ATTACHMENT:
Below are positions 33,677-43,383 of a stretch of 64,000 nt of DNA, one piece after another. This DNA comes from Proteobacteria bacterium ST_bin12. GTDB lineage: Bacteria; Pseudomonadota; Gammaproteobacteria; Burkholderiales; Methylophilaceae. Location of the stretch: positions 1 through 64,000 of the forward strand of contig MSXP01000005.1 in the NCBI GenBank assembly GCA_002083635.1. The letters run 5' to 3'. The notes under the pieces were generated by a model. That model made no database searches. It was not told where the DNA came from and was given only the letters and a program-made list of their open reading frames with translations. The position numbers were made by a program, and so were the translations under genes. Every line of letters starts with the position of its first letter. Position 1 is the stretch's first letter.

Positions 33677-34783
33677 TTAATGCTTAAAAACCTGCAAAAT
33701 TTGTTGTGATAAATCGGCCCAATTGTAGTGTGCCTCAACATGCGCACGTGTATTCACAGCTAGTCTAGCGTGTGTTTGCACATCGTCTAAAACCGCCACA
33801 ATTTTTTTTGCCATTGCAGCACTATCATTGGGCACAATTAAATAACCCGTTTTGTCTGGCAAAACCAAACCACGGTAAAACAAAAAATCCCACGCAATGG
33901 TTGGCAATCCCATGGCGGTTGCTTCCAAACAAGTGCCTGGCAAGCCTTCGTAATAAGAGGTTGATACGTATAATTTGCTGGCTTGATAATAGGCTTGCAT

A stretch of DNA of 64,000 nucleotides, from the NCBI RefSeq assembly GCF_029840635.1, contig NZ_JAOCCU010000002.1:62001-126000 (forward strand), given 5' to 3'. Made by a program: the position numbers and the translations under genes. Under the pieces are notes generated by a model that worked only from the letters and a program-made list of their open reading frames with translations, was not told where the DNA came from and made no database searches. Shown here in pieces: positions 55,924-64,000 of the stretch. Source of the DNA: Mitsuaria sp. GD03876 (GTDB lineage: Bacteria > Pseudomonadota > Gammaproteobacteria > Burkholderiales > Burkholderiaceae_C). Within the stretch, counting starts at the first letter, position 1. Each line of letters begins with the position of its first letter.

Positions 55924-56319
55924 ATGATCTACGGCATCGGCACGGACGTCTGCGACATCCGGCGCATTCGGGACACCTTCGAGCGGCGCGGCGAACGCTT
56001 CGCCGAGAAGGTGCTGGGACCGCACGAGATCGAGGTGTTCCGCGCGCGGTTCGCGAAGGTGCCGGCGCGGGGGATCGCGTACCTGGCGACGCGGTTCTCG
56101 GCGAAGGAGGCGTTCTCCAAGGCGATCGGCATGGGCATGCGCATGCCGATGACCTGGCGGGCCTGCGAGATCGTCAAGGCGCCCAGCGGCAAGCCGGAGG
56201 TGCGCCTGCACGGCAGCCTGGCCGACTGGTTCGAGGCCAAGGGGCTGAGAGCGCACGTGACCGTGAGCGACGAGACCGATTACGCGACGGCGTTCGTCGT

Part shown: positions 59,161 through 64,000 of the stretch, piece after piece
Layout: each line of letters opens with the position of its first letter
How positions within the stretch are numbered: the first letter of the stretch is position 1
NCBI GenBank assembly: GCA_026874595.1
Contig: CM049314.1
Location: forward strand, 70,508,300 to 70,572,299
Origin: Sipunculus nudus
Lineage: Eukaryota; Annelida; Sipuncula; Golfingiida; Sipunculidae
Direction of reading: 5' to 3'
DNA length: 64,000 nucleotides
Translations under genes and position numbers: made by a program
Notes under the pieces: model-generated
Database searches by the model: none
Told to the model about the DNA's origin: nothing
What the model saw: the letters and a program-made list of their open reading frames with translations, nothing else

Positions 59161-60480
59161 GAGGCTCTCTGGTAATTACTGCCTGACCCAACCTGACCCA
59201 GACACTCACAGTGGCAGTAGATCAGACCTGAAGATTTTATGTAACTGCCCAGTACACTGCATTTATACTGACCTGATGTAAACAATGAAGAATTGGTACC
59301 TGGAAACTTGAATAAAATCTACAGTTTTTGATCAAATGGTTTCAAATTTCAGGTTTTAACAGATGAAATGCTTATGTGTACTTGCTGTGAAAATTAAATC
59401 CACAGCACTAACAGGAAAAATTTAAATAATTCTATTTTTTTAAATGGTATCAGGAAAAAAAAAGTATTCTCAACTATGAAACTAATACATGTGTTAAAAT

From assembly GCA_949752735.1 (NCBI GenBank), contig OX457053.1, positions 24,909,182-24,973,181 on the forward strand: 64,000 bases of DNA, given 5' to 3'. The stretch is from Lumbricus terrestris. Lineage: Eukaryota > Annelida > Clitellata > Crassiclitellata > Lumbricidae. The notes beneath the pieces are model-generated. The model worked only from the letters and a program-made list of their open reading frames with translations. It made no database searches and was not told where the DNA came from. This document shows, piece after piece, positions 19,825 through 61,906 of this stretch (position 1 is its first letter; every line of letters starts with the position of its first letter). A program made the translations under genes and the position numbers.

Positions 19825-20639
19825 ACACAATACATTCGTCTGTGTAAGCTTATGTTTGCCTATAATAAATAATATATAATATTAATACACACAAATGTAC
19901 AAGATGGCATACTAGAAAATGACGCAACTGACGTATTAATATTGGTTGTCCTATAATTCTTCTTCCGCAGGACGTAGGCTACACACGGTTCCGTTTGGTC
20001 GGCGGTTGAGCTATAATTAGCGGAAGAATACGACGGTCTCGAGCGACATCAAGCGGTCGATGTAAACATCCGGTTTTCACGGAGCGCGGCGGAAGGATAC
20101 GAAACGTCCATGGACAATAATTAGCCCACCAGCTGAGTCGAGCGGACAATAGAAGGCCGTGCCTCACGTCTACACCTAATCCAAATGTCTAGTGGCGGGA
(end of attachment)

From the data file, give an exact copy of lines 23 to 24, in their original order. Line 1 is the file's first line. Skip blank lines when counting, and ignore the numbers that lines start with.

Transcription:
Translations under genes and position numbers: made by a program
Notes under the pieces: model-generated